A picture tells a story, a video guides you through it.
I love doodles and I love stories. When I think how a tiny stick figure or a few simple shapes can capture action, emotion and desire I’m always amazed. An image the size of my fingertip can challenge a more complex image or a thousand words for clarity. That’s powerful.
For me, it started in school with the water cycle, Roman plays and the emotional mayhem of being a teenager. In university lectures I’d find my fellow physicist peering over my shoulder watching my pen move rather than listening. I’d doodle to entertain as well as learn, making characters out of those I loved. My figures would emerge in the flux of a solar flare, or skipping over fictional magnetic field lines wrapped across the skin of the sun, or in the arena with a pair of binary stars circling each other like wild animals.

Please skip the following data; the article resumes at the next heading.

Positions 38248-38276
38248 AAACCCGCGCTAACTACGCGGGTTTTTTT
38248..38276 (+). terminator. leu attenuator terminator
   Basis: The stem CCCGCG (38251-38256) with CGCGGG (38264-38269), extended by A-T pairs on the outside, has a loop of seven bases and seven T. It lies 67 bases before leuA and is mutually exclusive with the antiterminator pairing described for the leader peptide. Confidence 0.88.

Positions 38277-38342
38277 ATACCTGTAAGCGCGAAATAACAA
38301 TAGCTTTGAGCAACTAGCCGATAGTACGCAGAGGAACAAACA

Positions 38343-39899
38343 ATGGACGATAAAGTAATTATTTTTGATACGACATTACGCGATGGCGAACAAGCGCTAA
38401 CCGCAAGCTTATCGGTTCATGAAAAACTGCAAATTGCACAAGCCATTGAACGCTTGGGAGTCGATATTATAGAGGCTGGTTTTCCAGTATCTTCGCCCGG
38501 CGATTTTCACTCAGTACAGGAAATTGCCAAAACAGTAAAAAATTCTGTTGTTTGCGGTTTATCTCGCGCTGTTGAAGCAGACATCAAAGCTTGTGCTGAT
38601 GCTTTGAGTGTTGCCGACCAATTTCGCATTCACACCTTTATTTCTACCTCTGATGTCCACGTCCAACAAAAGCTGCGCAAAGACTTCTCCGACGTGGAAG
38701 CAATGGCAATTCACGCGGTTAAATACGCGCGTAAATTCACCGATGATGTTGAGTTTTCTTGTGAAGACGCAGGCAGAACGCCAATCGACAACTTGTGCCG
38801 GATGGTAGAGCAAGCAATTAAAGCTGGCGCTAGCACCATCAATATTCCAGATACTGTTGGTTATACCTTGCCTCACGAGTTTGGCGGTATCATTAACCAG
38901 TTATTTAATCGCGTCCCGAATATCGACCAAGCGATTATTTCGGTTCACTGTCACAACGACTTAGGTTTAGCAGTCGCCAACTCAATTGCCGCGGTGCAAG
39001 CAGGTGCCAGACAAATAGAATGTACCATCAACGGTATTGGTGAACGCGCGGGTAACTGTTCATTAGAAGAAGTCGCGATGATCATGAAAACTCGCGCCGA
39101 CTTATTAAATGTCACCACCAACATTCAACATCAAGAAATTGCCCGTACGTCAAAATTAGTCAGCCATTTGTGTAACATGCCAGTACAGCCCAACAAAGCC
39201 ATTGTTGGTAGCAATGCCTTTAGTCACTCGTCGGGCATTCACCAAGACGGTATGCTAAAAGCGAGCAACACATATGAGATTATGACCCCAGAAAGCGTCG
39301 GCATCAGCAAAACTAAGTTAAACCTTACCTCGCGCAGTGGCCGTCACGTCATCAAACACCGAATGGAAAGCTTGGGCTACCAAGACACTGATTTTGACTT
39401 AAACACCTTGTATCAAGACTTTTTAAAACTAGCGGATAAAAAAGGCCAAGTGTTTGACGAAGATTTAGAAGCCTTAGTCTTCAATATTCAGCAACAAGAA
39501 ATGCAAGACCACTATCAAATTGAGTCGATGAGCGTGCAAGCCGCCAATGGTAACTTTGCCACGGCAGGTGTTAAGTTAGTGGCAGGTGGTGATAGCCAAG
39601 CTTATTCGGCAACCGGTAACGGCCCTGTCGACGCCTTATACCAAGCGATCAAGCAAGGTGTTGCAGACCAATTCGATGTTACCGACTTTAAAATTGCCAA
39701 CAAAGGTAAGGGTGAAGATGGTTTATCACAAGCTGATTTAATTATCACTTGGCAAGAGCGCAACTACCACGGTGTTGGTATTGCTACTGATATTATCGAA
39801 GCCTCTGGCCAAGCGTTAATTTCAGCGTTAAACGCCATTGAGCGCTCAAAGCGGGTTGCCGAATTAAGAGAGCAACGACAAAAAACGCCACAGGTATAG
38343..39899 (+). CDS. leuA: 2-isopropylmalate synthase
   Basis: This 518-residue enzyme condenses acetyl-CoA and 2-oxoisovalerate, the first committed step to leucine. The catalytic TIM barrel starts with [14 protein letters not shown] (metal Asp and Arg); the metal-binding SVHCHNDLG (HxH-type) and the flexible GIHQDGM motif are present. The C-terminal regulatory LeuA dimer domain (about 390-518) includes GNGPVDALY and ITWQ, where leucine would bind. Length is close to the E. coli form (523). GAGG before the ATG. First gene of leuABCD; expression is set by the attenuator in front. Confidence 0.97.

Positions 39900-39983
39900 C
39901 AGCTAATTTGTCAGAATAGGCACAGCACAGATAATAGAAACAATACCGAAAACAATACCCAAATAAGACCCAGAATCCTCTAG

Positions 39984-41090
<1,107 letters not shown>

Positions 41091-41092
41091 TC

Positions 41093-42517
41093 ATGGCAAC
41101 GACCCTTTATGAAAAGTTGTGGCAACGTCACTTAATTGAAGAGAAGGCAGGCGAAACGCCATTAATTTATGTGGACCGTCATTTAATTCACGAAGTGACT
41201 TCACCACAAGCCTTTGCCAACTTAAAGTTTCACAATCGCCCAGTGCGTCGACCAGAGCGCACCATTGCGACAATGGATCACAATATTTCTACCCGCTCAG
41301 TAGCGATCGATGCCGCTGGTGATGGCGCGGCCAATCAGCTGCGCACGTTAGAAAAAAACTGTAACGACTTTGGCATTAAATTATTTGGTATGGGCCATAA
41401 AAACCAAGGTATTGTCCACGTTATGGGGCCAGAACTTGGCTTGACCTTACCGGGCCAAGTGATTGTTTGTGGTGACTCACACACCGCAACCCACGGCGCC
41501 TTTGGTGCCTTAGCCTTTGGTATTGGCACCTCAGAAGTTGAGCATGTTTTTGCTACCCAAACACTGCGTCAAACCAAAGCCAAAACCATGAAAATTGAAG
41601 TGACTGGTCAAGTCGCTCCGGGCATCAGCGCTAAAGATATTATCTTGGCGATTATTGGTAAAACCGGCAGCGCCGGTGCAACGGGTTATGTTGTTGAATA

It’s not the nodes that matter, but the way the arcs twist and turn.
The more complex the idea, the more helpful it is to rely on simplicity to cement the fundamentals. A story structure makes a message memorable. If you want to compel someone to care enough to commit to action, you need to show something human and real to empathise with. You need a journey.
I doodle videos and diagrams for people who have something complex to say.
Catherine’s animations form the visual backdrops and are key element needed to fully engage the learner in our suite of eLearning courses and give that extra ‘wow’ factor.
Mike McDonald, Regulus (UK)
To find out if I could help you, send an email to firstname.lastname@example.org.